Ã¯Â»Â¿By JEFF LANKFORD
Monday afternoon and I am sitting in E. Lawson King's outer office. I pick up a LIFE magazine and read until King comes out to show me to the inner sanctum.
It is plush: I sit on a black simulated-leather couch, and there is red carpet on the floor, expensive-looking wood paneling and a huge desk.
King looks forty-ish in a crew cut, gray suit and muted blue tie. His feet plop on the desk. I notice his big ears.
The interview begins as King shows me a "Dethrone King" poster, which he said was a part of the Crossen March. He tells me he doesn't mind the anti-King student attitude.
He explains his job as being that of a "legal advisor" to various Fayette County agencies. King is Fayette County Attorney. He illustrates his advisory duties by telling about the time the Probate Judge called on him to render a "legal opinion. "
Some preacher wanted to change his name to Jesus Christ, King says. The Probate Judge wanted an opinion, so King told him:
"If he (the preacher) can go down here to the reservoir and walk across the water, let him change his name. "
Jeff Lank ford is a free lance writer.
King explains nearly all of his points by telling little stories. Most of them aren't very funny, but I smile anyway because I think he means well.
King started his life story next, and told most of it before it got boring and I changed the subject. He came to Lexington in 1954 on a football scholarship to the University of Kentucky. He got an electrical engineering degree, then went to law school.
King is from Pike County, and he returned there after receiving his law degree. He came back to Lexington in 1962 to set up a law practice.
King was appointed assistant county attorney in July, 1964, and he took great pains to explain that it was not a political appointment. He was then merely "interested" in politics.
The mountain background of his Pike County home shows in King's conversation, mostly because he talks about it a lot.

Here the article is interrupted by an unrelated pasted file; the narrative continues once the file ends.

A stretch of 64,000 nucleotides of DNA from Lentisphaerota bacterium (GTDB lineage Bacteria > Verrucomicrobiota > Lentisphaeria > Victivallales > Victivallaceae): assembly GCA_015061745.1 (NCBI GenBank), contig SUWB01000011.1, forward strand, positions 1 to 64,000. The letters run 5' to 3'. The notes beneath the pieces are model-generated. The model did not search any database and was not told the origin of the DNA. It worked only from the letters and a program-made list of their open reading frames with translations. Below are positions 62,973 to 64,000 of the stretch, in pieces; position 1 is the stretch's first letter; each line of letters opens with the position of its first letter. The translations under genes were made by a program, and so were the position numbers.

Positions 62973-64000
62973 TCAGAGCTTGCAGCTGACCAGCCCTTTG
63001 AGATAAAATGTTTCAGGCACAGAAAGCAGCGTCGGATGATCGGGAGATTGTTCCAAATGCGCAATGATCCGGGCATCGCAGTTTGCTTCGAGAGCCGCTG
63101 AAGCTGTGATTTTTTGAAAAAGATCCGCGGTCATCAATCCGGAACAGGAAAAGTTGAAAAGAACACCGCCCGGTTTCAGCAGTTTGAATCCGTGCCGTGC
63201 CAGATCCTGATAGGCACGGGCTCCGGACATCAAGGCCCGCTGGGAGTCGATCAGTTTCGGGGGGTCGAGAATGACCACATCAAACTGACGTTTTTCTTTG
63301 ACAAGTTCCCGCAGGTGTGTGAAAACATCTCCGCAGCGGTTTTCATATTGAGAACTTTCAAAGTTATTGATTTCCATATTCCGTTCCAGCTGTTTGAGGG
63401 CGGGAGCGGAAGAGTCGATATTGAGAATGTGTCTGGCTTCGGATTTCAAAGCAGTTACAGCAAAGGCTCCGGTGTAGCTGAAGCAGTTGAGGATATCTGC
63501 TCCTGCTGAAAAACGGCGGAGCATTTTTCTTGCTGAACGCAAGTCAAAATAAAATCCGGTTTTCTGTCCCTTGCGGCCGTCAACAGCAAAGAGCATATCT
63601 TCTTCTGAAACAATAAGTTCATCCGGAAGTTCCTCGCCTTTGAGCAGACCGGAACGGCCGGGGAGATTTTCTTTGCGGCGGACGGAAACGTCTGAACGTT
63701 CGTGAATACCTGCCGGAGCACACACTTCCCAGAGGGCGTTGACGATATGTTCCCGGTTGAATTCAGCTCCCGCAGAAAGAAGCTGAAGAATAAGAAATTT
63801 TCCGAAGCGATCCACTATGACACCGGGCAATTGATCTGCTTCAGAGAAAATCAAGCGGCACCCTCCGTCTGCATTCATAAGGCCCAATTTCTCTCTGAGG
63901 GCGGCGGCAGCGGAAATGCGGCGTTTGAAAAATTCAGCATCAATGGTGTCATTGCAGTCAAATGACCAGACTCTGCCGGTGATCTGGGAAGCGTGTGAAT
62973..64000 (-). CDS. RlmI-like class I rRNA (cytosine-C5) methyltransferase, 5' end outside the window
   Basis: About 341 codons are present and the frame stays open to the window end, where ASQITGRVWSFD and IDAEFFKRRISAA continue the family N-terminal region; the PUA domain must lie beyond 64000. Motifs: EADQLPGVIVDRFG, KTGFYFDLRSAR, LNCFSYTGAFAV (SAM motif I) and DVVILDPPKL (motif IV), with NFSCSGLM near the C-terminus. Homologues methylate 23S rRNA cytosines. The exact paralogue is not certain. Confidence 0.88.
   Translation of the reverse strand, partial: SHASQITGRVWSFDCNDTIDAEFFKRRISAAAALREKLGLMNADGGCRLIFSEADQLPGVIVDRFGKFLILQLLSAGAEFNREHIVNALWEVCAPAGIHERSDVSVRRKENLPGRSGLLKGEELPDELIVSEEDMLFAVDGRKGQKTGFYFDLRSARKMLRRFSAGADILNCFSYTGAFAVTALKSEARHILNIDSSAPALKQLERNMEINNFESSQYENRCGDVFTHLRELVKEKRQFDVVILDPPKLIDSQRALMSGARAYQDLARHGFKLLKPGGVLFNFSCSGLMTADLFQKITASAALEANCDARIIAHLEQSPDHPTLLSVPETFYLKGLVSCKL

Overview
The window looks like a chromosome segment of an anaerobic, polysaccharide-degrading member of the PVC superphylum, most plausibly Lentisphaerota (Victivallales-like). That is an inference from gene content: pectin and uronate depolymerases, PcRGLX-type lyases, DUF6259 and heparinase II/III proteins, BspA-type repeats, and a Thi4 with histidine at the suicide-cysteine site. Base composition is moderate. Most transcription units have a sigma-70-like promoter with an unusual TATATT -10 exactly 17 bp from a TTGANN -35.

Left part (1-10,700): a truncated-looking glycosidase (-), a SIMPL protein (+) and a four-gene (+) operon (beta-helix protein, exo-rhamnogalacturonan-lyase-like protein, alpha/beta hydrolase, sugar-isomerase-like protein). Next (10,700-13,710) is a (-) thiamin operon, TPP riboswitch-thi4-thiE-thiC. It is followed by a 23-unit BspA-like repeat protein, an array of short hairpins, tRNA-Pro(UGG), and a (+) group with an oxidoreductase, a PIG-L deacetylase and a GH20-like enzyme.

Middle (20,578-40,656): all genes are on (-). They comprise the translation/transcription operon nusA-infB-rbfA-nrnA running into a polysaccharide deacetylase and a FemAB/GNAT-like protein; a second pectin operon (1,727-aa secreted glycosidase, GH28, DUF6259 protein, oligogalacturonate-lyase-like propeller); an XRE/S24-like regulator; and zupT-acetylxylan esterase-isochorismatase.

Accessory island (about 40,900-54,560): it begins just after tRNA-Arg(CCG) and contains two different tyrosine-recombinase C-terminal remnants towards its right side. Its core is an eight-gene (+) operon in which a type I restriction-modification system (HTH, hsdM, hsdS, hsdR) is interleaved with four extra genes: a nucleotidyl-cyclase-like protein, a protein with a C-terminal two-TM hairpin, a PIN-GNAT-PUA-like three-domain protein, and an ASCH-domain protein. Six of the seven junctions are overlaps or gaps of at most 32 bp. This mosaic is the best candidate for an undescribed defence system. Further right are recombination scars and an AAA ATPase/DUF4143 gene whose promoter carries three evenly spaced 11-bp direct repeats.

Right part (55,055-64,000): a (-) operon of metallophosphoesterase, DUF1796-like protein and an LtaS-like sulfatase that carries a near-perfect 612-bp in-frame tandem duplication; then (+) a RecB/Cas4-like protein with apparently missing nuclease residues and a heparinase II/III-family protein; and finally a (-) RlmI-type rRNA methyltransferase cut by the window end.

"I'm a mountain boy, " says King. "I know what people are, and I accept what they are. I have no pretensions that you can change people. People do what they want to do.
"I think mountain people are closer
knit, familywise and neighborwise. "
King feels his family is important to him. "I am of the opinion, " he says, "that for the next 14 or 15 years I have to devote every minute that I have to my children. "
Perhaps the strong sense of being a "family man" has made Lawson King especially sensitive to obscenity.
A few years ago the Students for a Democratic Society held a national convention in Lexington. King heard about a "secret meeting" at UK in Sunday school class and went over directly afterwards to check things out -- and was shocked.
" People were saying 'fuck' and 'motherfuck' in the Student Center, " King said. "I think that the word 'fuck' is the most obscene word in the English language. " I wondered what he thought about the act but didn't ask.
"And there was a guy trying to make some girl with his hand down her pants right there in the Student Union, " King added. His outrage at these goings-on resulted in a full-scale Grand Jury investigation. The Grand Jury issued a report which castigated UK for allowing the convention.
A Crusade Against Pornography is also a part of King's life. King